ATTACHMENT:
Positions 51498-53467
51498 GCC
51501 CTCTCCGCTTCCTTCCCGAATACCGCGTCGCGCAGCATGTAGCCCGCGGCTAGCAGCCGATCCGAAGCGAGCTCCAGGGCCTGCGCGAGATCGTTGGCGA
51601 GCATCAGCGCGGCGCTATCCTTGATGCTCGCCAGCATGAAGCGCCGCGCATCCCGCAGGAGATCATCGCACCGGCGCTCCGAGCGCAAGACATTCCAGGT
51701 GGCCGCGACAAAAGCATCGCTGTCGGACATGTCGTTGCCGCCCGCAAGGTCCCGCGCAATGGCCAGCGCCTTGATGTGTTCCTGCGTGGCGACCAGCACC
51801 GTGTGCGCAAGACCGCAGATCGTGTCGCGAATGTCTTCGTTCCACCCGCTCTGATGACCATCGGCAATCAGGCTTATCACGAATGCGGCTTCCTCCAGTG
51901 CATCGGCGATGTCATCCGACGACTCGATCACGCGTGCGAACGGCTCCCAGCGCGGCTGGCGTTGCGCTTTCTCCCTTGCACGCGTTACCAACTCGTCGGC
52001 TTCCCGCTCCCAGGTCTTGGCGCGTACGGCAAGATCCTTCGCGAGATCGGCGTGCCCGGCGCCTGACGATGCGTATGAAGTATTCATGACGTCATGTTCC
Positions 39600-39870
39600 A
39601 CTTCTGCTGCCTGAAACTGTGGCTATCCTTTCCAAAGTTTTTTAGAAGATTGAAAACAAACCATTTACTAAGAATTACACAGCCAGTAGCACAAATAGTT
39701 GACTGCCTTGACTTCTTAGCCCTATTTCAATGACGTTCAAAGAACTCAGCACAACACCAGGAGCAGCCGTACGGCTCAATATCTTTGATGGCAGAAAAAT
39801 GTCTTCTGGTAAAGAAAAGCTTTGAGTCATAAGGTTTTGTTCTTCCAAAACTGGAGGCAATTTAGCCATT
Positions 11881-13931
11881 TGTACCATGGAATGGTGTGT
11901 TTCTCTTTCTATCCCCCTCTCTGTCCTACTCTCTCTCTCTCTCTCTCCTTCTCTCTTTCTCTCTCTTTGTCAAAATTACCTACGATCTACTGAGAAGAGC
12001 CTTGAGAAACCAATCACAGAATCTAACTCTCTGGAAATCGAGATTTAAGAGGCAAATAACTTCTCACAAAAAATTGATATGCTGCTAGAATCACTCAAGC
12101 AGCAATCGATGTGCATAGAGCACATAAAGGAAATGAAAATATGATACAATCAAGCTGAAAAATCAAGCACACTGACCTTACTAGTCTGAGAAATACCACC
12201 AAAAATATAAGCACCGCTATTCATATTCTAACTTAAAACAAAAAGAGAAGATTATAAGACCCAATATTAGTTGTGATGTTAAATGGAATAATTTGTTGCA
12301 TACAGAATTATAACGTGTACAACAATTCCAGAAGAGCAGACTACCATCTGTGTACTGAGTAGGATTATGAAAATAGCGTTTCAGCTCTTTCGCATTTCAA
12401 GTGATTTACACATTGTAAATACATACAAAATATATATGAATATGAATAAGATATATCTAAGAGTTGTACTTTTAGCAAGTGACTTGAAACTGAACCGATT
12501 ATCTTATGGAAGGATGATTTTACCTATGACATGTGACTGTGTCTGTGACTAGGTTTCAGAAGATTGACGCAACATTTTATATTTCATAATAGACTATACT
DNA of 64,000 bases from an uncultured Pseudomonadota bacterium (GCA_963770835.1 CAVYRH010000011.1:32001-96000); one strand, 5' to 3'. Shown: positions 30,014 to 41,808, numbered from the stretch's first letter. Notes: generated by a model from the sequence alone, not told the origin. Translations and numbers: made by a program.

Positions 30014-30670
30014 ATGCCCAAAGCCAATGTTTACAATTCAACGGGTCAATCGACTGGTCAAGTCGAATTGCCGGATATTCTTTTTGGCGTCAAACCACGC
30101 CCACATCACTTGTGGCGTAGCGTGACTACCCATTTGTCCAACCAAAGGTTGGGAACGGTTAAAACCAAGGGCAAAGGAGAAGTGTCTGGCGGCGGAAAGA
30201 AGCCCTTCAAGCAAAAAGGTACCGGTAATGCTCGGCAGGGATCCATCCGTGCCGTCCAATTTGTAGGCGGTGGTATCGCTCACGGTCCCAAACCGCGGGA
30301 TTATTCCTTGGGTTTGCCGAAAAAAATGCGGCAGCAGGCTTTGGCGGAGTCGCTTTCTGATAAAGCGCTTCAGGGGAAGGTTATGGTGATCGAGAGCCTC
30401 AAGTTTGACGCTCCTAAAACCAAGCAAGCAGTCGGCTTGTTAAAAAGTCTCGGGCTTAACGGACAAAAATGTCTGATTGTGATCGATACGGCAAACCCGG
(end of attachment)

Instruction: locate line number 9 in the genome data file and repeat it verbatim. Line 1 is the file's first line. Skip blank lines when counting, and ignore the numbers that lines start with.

Positions 39600-39870